• Type 1 patients were referred and seen before the start of the reporting window (t1). We don’t need to capture them as no part of their lead-time falls within our reporting window.
  • Type 2 patients were referred before the start of the reporting window (t1) and seen in the reporting window. We do need to capture them, as they are in WIP at t1 and then become activity.
  • Type 3 patients were referred before the start of the reporting window (t1) but have a due-date after the end of the reporting window (t2). These are the patients in WIP at t1 with chronic disease whose due-date may well have passed due to the COVID lockdown and we don’t want to lose them.
  • Type 4 patients have both their demand and activity date within our reporting window and we want to capture them.
  • Type 5 are patients for whom we received the request within the reporting period but we haven’t seen them yet. They are in WIP at t2 and we need to capture them too.
  • Type 6 are patients who will be referred and seen after our reporting window so we wouldn’t expect to capture them.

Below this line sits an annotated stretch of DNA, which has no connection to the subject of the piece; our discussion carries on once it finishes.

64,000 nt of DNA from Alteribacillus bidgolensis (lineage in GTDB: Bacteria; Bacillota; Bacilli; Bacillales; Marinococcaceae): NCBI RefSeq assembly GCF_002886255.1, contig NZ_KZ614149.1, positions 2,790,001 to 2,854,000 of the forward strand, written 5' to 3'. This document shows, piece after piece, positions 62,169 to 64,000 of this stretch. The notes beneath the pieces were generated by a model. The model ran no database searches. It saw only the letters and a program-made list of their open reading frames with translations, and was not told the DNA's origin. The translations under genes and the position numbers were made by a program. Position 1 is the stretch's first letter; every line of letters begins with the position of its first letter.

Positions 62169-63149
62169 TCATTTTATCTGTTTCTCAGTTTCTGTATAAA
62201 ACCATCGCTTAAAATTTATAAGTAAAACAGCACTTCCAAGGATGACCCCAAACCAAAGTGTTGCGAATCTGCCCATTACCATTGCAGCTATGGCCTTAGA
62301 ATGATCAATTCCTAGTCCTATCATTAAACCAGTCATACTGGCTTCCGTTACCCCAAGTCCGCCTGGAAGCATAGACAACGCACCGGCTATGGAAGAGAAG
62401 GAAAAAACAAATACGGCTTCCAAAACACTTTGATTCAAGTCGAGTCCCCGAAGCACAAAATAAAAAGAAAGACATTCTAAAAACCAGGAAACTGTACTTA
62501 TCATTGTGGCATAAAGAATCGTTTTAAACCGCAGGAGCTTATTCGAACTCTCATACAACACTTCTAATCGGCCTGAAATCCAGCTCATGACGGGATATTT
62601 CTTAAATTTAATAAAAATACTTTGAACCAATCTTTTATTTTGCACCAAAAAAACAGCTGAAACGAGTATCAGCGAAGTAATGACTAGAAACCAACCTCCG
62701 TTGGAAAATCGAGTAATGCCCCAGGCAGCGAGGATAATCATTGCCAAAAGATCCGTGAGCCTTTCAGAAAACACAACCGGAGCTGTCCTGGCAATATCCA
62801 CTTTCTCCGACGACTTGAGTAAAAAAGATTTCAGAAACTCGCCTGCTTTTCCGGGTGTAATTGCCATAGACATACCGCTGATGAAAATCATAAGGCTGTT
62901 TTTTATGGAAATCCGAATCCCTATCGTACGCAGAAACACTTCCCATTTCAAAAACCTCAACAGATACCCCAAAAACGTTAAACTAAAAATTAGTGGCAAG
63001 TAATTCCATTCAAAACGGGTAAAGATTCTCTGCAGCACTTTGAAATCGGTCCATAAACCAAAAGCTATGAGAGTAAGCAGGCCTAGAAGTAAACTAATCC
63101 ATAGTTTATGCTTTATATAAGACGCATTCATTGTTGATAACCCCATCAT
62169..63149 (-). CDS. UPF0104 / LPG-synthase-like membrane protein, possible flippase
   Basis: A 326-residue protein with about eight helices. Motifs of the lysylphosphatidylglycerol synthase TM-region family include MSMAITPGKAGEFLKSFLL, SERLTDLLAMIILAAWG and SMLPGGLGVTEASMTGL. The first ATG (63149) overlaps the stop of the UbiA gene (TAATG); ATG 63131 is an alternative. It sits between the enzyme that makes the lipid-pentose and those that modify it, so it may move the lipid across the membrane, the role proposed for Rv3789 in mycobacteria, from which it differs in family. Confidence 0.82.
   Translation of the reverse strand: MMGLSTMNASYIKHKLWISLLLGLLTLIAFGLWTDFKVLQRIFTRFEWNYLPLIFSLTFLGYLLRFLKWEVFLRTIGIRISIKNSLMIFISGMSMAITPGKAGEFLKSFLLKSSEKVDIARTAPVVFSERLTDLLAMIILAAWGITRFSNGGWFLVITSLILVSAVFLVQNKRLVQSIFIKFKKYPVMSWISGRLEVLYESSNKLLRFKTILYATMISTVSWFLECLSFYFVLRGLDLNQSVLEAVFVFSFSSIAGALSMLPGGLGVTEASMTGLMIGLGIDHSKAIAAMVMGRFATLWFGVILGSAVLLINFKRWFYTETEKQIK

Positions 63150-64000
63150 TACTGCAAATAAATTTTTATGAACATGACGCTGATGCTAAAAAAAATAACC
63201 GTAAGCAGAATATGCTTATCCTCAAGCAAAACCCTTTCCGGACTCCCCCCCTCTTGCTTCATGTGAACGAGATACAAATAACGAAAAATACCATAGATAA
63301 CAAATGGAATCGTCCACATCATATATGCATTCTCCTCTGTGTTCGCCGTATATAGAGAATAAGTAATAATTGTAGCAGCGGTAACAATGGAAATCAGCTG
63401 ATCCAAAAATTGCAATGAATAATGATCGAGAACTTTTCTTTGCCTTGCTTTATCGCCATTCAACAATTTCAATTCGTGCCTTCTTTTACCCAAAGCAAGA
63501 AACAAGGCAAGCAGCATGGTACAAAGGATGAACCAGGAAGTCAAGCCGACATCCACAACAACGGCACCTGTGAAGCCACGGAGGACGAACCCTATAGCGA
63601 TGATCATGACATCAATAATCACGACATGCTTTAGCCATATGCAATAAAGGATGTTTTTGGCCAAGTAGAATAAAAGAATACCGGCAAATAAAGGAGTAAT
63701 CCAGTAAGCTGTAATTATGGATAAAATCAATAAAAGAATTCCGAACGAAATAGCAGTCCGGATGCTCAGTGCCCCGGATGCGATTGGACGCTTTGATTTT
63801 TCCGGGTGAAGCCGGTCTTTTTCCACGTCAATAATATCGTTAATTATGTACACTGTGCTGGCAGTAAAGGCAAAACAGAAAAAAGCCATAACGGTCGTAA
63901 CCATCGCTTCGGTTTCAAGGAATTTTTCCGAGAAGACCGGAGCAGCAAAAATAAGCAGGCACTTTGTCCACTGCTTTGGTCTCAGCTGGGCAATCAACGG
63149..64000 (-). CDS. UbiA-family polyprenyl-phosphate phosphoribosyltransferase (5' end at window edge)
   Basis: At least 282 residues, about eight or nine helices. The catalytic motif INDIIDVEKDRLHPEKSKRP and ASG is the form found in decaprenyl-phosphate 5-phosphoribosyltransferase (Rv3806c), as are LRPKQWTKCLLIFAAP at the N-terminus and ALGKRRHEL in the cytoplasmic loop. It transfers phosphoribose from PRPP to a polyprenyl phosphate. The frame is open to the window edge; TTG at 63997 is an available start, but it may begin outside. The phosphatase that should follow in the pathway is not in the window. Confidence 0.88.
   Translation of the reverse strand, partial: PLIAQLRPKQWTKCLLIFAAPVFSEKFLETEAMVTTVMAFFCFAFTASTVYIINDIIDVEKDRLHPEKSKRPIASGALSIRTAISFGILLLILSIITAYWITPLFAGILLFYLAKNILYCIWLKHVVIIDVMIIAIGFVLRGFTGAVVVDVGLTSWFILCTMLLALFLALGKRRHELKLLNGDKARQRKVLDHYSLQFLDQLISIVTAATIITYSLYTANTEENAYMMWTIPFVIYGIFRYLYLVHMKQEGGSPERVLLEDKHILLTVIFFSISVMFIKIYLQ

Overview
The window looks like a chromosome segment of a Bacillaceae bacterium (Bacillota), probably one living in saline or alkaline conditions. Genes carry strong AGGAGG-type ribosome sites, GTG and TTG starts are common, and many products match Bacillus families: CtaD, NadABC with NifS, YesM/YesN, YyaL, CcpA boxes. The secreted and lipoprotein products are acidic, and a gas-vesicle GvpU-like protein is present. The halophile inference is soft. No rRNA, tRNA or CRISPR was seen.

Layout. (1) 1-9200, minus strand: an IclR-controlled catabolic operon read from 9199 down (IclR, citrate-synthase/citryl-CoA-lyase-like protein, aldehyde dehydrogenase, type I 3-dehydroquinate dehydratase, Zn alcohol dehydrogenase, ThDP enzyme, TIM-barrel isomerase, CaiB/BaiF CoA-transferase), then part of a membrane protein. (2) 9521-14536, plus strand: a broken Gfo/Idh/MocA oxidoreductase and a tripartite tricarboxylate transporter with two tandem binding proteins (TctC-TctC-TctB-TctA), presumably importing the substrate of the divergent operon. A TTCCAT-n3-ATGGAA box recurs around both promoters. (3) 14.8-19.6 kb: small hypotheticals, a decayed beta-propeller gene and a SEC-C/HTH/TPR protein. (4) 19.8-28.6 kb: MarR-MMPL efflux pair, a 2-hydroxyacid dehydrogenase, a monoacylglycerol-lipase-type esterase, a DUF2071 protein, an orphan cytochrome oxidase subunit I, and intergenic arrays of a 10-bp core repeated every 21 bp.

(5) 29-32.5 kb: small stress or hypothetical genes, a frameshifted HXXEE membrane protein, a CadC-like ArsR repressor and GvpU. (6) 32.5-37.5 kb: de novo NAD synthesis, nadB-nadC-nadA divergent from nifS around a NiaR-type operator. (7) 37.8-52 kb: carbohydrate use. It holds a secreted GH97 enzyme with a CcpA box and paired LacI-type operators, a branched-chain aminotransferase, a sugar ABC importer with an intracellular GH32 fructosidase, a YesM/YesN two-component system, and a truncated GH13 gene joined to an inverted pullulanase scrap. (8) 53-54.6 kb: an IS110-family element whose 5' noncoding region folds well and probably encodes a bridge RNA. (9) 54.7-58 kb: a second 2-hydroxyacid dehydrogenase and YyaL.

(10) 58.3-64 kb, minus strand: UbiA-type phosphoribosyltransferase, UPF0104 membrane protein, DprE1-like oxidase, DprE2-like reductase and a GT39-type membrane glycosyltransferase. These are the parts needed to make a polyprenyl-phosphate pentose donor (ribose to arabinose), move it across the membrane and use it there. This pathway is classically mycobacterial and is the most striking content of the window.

‘A trap-for-heffalumps’ [3]

The majority of data requests in the NHS are driven by financial reporting and are along the lines, ‘Please may I have a report showing all the demand and activity for the period between t1 and t2’.

One common data error made in servicing such a request only captures the patients with lead-time types 2, 4 and 5 since their dots (demand) and arrow heads (activity) fall within the reporting window in Figure 2. This type of data request captures the demand and activity, which is what the financial reports require but, in order to plot patient flow over the period of the reporting window, we also need to know the total number of patients in the system during that period of time, i.e. the WIP at t1 and t2. In this case we have missed the lead-time type 3 patients – the very patients the clinicians and operational managers need to know about!